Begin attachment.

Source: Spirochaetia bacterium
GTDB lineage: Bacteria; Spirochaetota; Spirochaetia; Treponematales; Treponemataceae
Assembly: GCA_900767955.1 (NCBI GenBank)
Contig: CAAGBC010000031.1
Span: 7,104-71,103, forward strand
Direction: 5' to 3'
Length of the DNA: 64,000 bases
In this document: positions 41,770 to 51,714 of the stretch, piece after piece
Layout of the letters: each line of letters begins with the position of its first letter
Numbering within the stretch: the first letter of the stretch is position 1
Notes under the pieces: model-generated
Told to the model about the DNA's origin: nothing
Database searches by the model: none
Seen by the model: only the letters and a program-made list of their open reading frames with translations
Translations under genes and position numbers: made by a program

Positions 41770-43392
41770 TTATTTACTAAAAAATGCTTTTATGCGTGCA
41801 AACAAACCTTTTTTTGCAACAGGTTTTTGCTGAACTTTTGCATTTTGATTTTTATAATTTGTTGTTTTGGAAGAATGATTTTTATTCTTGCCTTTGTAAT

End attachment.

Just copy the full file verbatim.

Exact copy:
Source: Spirochaetia bacterium
GTDB lineage: Bacteria; Spirochaetota; Spirochaetia; Treponematales; Treponemataceae
Assembly: GCA_900767955.1 (NCBI GenBank)
Contig: CAAGBC010000031.1
Span: 7,104-71,103, forward strand
Direction: 5' to 3'
Length of the DNA: 64,000 bases
In this document: positions 41,770 to 51,714 of the stretch, piece after piece
Layout of the letters: each line of letters begins with the position of its first letter
Numbering within the stretch: the first letter of the stretch is position 1
Notes under the pieces: model-generated
Told to the model about the DNA's origin: nothing
Database searches by the model: none
Seen by the model: only the letters and a program-made list of their open reading frames with translations
Translations under genes and position numbers: made by a program

Positions 41770-43392
41770 TTATTTACTAAAAAATGCTTTTATGCGTGCA
41801 AACAAACCTTTTTTTGCAACAGGTTTTTGCTGAACTTTTGCATTTTGATTTTTATAATTTGTTGTTTTGGAAGAATGATTTTTATTCTTGCCTTTGTAAT